Your toddler knows their own name and the idea of mine. They’re getting better at understanding simple sentences and instructions like "Bring it to me please," or "Let’s go for a walk." You’ll be able to understand more of what your toddler says to you.


Toddlers usually walk on their own by 12 months and at 18 months, they begin to run. Your toddler will probably walk up and down stairs or climb furniture with your help. Throwing and kicking a ball, scribbling with pencils or crayons, and building small towers of blocks might be some of your toddler’s favorite activities.

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This is peak tantrum time. They’re all different, but plenty of 2 year old's have one every day. The key tips are to distract them when you sense a tantrum coming on (the old trick of pointing out something "amazing" gets them every time) and to stay outwardly calm and remove them from the situation while they calm down. 

It’s very common at this age to want to be independent one minute and revert to being a baby the next, even trying to drink from an old baby bottle. Playing at being a baby often helps reveal feelings they can’t yet express in words.


Around 2 ½ is a popular time to begin potty training. They are old enough to be up for it and interested in the idea of becoming just like mommy and daddy. Their interest in the process is key, so if they don’t seem that interested yet, it’s a good time to buy a potty and encourage them to sit on it once a day and introduce the idea of going potty gradually.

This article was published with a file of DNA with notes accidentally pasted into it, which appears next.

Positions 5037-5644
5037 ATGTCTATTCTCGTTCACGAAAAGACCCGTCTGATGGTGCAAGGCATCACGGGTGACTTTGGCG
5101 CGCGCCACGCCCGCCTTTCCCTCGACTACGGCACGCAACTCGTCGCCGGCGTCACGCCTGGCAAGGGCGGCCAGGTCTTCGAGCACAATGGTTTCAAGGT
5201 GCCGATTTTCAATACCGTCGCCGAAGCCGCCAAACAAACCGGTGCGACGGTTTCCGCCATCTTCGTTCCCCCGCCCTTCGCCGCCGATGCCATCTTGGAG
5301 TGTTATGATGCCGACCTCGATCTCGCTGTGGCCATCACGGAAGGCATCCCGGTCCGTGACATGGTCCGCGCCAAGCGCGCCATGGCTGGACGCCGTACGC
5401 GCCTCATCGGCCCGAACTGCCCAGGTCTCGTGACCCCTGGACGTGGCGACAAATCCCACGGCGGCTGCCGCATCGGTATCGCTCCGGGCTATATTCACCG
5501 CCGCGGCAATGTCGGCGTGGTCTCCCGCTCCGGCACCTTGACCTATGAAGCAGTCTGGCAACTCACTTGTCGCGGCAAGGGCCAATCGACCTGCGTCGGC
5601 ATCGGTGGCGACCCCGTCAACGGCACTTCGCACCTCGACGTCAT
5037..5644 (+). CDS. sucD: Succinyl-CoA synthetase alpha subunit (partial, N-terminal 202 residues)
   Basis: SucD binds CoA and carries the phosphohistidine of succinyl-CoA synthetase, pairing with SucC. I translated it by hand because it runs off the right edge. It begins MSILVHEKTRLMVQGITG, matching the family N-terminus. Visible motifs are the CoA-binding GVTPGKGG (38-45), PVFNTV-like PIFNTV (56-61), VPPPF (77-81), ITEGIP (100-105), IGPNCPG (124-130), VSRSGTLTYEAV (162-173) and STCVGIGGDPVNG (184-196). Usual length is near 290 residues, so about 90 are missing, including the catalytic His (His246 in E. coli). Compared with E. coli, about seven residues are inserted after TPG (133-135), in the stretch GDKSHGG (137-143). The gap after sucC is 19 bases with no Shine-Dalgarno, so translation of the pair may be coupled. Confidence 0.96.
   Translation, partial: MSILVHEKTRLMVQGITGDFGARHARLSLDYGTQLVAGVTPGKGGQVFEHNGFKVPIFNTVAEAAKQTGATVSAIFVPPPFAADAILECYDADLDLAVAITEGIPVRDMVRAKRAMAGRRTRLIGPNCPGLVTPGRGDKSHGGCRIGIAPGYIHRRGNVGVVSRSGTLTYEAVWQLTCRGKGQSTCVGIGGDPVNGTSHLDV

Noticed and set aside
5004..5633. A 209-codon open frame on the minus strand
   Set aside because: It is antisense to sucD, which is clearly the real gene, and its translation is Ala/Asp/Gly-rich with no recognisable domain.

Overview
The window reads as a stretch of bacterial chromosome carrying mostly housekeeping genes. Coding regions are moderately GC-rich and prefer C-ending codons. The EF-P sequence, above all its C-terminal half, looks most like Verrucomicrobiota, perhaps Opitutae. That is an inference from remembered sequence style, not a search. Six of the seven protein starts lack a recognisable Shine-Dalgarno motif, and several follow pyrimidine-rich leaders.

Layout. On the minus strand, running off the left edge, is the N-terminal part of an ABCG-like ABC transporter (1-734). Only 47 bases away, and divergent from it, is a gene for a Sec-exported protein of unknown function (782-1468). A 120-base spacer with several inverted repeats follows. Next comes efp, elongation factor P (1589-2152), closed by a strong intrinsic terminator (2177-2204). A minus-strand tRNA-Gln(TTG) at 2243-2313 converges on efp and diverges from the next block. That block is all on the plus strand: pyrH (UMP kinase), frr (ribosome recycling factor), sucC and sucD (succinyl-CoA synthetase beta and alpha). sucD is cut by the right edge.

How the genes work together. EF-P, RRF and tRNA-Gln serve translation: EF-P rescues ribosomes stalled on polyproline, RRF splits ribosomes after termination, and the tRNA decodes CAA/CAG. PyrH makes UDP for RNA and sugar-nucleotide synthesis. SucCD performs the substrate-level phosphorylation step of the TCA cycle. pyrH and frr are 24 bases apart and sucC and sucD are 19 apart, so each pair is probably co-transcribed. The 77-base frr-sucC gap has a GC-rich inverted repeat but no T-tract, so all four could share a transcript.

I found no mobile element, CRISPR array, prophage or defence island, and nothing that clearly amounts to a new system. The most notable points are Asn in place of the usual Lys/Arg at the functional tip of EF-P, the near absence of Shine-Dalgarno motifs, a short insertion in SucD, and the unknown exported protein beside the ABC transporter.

By now your little one may be in the middle of their language explosion, or perhaps has just been through it. This is when they’re learning new words at a dizzying rate and their vocabulary triples in a few short months. It’s also when they begin to put two words together, (Mommy car) then, by 2 ½ years old, three-word combinations appear (Mommy drive car). By now their pronunciation should be quite good, although it may not be spot on until nearer three or a bit later. When you ask them something, wait a good 5-10 seconds to give them time to reply. If you let them choose the topic of conversation, they are more likely to chat.

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Every classroom has its own unique community. The role of the teachers will be to assist each child in developing their own potential and learning styles. Peace uses an Active Learning Curriculum that will incorporate and introduce various learning styles, as well as make the content relevant to the students' lives. We are focusing on the alphabet and the individual sounds. We are practicing tracing our letters, numbers, and their names. Teachers will provide hands-on learning, cooperative learning, projects, themes, and individual work that will strengthen fine motor skills, as well as, social, emotional, and cognitive skill

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Every classroom has its unique community. The role of the teachers will be to assist each child in developing their potential and learning styles in order to become ready for Kindergarten. Peace uses specially designed curriculum that incorporates and introduces various learning styles and meets the needs for your child to be prepared for their next adventure!